Adam Schlesinger wrote the songbook of my youth — and the soundtrack for everyone else
If you were anywhere near a radio, television or movie theater in the past 25 years, you’ve heard Adam Schlesinger’s music.
The songwriter, multi-instrumentalist and backing vocalist known for his longtime work in the bands Fountains of Wayne and Ivy, also wrote, co-wrote or produced hundreds of songs for film and TV.
“I’ve never really had the desire to be a front person or a solo artist,” Schlesinger told Popmatters in 2010. “I don’t really create that much of a hierarchy in my mind. I just like to stay busy and I like to work with interesting people.”
Schlesinger, 52, who died April 1 of complications from COVID-19, always felt like something of a regional act to me — in that the songs he wrote were about my region.
His contributions to Fountains of Wayne referenced local news anchors and my stretch of I-95. There was the id-based novelty of “Stacy’s Mom,” sure, but also ballads of a dipsomaniac salesman who fell asleep on a planter at the Port Authority and a worn-out white collar worker. If there was a poet laureate of the unambitious Manhattan suburbs (he grew up in Montclair and wrote poignantly of Hackensack), Schlesinger might have earned that title. But it doesn’t even scratch the surface.
Schlesinger’s first major success came in 1996, when he wrote the first of many fictional hits for a fictional band, penning the title track for Tom Hanks’ film “That Thing You Do!” It was Schlesinger’s first film credit, and it earned him nominations for an Oscar and Golden Globe. From there he scored my youth and adolescence: Songs for “Josie and the Pussycats” (2001), Stephen Colbert’s 2008 Christmas special (for which he won a Grammy) and even “Crank Yankers.”
Neal Patrick Harris’ iconic Tonys opening “It’s Not Just for Gays Anymore?” That was a Schlesinger (he won his first Emmy for it and his second for Harris’ closing number the following year.) And so was the Broadway musical of John Waters’ “Cry-Baby” (a Tony nomination.) Schlesinger never stood still, always working on a project, while still putting in his time with Fountains of Wayne (until their 2013 dissolution) and Ivy (until his death) and his other project, Tinted Windows. He also wrote hits and produced albums for other artists, including Bowling For Soup, the Monkees and the Jonas Brothers
“If you want to make a living as a musician, you try to be involved in as many things as you can,” Schlesinger told Songfacts in 2011. “And part of it is just creatively for me, that’s what I enjoy. I like switching gears and I like working with people, and that’s what keeps it all popping.”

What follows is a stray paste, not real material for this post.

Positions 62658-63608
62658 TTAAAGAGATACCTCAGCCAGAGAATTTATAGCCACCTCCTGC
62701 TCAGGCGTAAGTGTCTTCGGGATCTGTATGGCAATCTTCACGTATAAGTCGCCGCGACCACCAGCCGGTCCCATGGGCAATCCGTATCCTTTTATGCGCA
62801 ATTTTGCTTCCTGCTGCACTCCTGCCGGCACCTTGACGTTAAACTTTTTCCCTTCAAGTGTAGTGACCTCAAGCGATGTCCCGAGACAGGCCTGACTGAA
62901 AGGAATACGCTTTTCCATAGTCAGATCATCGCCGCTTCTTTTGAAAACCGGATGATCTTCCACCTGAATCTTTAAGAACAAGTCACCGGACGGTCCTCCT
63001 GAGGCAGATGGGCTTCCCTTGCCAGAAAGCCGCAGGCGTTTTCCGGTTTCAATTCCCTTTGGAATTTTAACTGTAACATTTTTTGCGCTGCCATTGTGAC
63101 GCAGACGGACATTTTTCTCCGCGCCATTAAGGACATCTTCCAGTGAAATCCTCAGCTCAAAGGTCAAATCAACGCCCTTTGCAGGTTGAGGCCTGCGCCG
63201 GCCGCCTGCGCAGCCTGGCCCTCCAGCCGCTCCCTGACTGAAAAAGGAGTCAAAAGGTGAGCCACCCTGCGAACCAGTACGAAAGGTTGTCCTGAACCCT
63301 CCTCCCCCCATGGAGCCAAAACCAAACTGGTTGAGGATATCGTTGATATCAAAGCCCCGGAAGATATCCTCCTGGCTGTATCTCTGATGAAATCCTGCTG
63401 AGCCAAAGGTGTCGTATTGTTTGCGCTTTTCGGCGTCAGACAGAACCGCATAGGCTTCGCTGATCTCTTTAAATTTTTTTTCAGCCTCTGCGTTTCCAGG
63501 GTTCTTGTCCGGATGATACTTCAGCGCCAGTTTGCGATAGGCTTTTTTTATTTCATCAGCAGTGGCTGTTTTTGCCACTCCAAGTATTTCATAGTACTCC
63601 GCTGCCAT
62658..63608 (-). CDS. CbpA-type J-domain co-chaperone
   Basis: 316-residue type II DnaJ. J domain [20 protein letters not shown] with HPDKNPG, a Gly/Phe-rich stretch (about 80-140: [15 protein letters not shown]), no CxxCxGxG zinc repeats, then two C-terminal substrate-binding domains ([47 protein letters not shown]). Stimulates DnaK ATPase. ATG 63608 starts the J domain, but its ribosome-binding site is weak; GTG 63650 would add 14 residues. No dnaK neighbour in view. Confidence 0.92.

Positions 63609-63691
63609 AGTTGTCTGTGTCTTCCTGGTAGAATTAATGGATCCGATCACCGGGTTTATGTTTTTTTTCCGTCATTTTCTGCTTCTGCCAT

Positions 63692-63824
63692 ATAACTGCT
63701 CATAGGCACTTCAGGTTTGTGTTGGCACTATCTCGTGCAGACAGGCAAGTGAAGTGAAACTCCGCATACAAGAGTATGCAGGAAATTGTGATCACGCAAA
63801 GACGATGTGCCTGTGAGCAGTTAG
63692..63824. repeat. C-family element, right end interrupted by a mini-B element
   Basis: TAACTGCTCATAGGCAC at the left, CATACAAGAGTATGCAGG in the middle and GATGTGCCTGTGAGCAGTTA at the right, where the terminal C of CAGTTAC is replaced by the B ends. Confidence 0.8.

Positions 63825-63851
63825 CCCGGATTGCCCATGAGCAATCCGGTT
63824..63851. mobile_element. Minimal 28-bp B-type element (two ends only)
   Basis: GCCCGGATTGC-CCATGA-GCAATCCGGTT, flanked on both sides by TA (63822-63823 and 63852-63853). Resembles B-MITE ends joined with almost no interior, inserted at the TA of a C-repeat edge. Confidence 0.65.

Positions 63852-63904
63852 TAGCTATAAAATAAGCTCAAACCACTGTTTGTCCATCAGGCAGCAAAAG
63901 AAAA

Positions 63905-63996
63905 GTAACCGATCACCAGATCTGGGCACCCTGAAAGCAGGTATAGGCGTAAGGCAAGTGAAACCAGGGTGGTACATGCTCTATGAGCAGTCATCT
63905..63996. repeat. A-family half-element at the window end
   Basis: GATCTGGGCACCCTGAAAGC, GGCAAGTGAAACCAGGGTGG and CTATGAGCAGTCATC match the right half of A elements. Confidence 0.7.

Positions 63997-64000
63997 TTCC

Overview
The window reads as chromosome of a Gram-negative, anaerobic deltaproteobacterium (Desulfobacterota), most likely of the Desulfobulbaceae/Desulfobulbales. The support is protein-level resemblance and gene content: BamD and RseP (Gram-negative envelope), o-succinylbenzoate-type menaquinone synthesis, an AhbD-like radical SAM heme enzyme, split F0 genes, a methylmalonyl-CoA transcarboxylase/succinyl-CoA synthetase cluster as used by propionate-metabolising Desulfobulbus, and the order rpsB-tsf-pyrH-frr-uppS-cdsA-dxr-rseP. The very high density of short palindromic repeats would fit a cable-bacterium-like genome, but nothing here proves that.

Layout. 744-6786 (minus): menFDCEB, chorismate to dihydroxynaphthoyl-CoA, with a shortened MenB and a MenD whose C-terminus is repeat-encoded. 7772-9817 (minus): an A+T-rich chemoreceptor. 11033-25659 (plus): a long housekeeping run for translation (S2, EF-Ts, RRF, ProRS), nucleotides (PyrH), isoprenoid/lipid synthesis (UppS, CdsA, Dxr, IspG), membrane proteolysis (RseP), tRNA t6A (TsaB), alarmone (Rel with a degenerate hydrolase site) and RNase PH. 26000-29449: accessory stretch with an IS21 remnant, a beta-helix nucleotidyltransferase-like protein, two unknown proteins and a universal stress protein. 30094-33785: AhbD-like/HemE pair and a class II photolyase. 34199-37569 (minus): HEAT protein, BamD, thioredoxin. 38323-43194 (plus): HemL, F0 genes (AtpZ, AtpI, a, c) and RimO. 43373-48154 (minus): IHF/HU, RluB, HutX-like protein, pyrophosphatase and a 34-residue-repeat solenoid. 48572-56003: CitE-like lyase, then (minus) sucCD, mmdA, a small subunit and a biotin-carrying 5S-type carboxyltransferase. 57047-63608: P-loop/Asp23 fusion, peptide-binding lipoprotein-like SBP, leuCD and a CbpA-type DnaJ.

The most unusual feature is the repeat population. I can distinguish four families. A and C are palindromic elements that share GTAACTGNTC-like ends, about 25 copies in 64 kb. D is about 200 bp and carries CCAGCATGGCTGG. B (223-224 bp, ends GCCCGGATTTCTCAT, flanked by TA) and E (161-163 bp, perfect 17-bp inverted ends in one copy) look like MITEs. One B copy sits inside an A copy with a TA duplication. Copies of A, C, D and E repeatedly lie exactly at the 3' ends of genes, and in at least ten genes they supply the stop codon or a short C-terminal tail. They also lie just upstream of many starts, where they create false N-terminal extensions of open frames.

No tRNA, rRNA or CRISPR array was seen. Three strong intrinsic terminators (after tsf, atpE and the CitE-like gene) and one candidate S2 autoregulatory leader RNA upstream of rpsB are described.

Schlesinger’s ear for a perfect pop song was virtuosic. He had a style, but he was also one of the most gifted pasticheurs of the music world, shifting genres and time periods as needed. His skill in every style had a chance to shine in recent years with the CW series “Crazy Ex-Girlfriend,” where he riffed on everything from “Gentlemen Prefer Blondes,” to Olivia Newton-John to Broadway to Disney to klezmer to rap battles. He won his final Emmy in 2019 for his music and lyrics for “Antidepressants Are So Not a Big Deal,”, his parody of “La La Land.”
In a Wednesday Twitter post, series co-creator Aline Brosh McKenna said that Schlesinger wrote or co-wrote 157 songs with the show’s co-creator and star Rachel Bloom and composer Jack Dolgen. McKenna then linked to a demo Schlesinger emailed her, which he billed as “an idea” with “only one verse/chorus” for the character of Greg, a bartender at a batting cages facility.
— Aline Brosh McKenna (@alinebmckenna) April 1, 2020
The “idea,” was so much more. Schlesinger, whose vocals were always impressive, crooned out a lyrically vivid and musically refined song that aped Billy Joel, but became something greater. Like many of his best songs, it was about a guy stuck in place at home, longing for something more.
“Rachel and I stood in her office and listened to it and looked at each other, astonished,” McKenna recalled, “because it was perfect.”
PJ Grisar is the Forward’s culture fellow. He can be reached at [email protected].